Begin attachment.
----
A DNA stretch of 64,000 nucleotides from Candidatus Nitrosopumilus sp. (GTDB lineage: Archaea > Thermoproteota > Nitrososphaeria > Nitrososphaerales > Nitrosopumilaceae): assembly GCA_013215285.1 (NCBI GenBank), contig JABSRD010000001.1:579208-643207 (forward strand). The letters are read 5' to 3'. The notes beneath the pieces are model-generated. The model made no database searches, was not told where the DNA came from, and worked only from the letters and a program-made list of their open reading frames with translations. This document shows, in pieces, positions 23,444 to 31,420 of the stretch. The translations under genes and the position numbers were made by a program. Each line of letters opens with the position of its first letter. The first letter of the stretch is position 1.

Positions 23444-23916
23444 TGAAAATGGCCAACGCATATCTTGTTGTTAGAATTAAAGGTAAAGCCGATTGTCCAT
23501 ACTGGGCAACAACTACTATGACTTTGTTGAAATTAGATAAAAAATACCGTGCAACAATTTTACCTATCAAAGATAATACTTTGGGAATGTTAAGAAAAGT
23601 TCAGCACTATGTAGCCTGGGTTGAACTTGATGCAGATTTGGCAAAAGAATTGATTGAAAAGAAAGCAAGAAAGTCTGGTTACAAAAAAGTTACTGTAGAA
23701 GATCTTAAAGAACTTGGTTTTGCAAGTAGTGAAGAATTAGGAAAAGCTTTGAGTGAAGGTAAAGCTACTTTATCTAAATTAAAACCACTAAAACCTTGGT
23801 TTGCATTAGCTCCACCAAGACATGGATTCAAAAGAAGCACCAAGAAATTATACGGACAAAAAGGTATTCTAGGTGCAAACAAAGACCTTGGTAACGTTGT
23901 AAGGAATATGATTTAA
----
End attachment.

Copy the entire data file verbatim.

A DNA stretch of 64,000 nucleotides from Candidatus Nitrosopumilus sp. (GTDB lineage: Archaea > Thermoproteota > Nitrososphaeria > Nitrososphaerales > Nitrosopumilaceae): assembly GCA_013215285.1 (NCBI GenBank), contig JABSRD010000001.1:579208-643207 (forward strand). The letters are read 5' to 3'. The notes beneath the pieces are model-generated. The model made no database searches, was not told where the DNA came from, and worked only from the letters and a program-made list of their open reading frames with translations. This document shows, in pieces, positions 23,444 to 31,420 of the stretch. The translations under genes and the position numbers were made by a program. Each line of letters opens with the position of its first letter. The first letter of the stretch is position 1.

Positions 23444-23916
23444 TGAAAATGGCCAACGCATATCTTGTTGTTAGAATTAAAGGTAAAGCCGATTGTCCAT
23501 ACTGGGCAACAACTACTATGACTTTGTTGAAATTAGATAAAAAATACCGTGCAACAATTTTACCTATCAAAGATAATACTTTGGGAATGTTAAGAAAAGT
23601 TCAGCACTATGTAGCCTGGGTTGAACTTGATGCAGATTTGGCAAAAGAATTGATTGAAAAGAAAGCAAGAAAGTCTGGTTACAAAAAAGTTACTGTAGAA
23701 GATCTTAAAGAACTTGGTTTTGCAAGTAGTGAAGAATTAGGAAAAGCTTTGAGTGAAGGTAAAGCTACTTTATCTAAATTAAAACCACTAAAACCTTGGT
23801 TTGCATTAGCTCCACCAAGACATGGATTCAAAAGAAGCACCAAGAAATTATACGGACAAAAAGGTATTCTAGGTGCAAACAAAGACCTTGGTAACGTTGT
23901 AAGGAATATGATTTAA